But instead of telling us to our best, his advice was slightly different: Do the most beautiful that is in you.
He talks like that, by the way.
It’s not that far different from the standard advice to do your best, but even as he said it I could feel my stress dissipating. I would do the most beautiful that was in me to do—and that would be enough. It might not be perfect, every answer might not be correct, but whatever I put on that quiz, it would be the most beautiful gift of my time, energy, and intelligence that I had to offer. It was about what I was giving, not about the results.
It was a small change to how I thought about it, but it made a world of difference to me. Looking for the most beautiful option, instead of the best one.
Our gospel lesson today is a study in the tension between these two ways of thinking.
Jesus and his disciples are at a dinner party, hosted by Mary and Martha, sisters of Lazarus, who had died and been raised back to life. I can only imagine how insignificant a thank-you that felt, a dinner party. How do you thank the man who restored your beloved brother to you?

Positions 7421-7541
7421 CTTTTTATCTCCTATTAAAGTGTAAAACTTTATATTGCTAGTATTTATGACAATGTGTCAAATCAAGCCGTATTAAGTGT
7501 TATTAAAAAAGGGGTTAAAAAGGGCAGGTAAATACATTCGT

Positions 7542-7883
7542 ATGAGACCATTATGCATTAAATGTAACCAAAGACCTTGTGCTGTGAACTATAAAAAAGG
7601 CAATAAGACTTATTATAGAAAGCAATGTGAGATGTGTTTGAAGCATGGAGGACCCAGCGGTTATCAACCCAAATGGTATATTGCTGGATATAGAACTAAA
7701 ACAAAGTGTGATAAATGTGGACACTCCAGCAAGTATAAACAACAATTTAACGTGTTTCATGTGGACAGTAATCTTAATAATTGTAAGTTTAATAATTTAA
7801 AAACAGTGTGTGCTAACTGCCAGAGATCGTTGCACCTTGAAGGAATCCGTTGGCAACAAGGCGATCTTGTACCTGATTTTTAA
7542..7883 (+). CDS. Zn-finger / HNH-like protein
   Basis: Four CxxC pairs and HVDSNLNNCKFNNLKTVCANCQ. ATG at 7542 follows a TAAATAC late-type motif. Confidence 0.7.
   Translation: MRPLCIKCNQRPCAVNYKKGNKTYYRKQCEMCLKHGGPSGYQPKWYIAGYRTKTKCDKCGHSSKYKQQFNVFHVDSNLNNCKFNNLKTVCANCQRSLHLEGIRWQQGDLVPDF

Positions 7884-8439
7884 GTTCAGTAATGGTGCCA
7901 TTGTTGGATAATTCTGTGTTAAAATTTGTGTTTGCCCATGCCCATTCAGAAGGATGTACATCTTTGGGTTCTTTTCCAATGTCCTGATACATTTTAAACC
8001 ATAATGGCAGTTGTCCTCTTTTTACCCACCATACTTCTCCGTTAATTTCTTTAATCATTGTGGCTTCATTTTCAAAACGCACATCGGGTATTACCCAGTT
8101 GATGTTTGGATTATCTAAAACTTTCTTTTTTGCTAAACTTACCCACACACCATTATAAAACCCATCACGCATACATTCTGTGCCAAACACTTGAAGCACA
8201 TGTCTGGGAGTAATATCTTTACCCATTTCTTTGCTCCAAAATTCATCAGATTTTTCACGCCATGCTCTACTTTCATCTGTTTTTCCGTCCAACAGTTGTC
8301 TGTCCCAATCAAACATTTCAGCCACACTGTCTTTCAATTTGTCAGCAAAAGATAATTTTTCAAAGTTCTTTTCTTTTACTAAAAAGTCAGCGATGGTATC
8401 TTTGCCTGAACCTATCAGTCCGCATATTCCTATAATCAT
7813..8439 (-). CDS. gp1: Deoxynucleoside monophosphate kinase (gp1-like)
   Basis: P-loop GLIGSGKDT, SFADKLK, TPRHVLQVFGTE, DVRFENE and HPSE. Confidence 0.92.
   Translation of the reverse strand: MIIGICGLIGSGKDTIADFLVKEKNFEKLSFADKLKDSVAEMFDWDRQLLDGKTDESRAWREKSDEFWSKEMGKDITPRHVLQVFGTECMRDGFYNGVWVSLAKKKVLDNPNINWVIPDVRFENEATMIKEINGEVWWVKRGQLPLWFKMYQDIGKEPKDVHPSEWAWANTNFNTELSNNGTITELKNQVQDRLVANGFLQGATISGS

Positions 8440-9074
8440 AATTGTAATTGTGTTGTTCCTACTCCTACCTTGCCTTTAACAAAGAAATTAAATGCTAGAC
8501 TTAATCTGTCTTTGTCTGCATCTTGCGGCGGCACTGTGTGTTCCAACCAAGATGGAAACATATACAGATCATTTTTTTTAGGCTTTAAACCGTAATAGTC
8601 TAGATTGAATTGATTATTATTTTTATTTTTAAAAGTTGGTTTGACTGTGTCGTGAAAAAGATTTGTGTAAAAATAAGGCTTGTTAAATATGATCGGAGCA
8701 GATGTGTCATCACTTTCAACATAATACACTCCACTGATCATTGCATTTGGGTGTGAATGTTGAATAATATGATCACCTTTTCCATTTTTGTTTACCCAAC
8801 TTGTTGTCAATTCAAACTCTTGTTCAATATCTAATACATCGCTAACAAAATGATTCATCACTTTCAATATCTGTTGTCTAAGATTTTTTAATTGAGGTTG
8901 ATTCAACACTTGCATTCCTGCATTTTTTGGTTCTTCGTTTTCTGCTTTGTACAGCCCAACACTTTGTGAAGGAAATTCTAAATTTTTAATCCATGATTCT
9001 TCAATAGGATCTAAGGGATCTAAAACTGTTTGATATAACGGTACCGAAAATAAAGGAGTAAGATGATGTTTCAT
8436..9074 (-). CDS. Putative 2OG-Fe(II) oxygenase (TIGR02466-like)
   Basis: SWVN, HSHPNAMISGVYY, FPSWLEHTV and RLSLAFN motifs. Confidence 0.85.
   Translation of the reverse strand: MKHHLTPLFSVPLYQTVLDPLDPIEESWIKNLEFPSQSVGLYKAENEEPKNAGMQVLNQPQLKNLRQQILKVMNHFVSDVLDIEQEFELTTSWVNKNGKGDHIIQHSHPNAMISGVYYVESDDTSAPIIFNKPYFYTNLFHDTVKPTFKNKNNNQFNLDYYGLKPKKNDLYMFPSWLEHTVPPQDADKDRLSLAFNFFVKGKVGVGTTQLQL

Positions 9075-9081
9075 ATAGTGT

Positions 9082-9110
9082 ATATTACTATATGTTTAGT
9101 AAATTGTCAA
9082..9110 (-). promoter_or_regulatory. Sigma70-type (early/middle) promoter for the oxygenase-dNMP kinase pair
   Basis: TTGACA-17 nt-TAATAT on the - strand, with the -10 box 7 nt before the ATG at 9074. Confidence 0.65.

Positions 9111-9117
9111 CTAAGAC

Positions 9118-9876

Martha, the practical one, serves dinner. She prepares the food and shares it with each disciple—and surely a dinner for sixteen was not cheap! It is her way of showing love.
Her sister Mary, the philosophical one, shows her love a different way. At some point during dinner she brings out a pound of nard and pours it over Jesus’ feet, wiping it off with her hair. It will not be long before Jesus will be anointed by nard again, when he lays in Joseph of Arimathea’s tomb. It is a shockingly kind and intimate moment, Mary’s outpouring. John says the whole house is filled with the scent of perfume. I can imagine all eyes on Mary, as she silently cares for the man who cares for so many.
And yet not everyone sees the love in what she’s doing.
Somebody wants to nitpick the nickels and dimes. “Why was this perfume not sold for three hundred denarii and the money given to the poor?”
Now, John gives us an out. He puts this sentence in the mouth of Judas, the betrayer, so we can be more inclined to ignore it. He even drives home the point that Judas kept the treasury and embezzled from it, so nothing would go to the poor anyway. But I think John is trying too hard to gloss over what is a very valid question.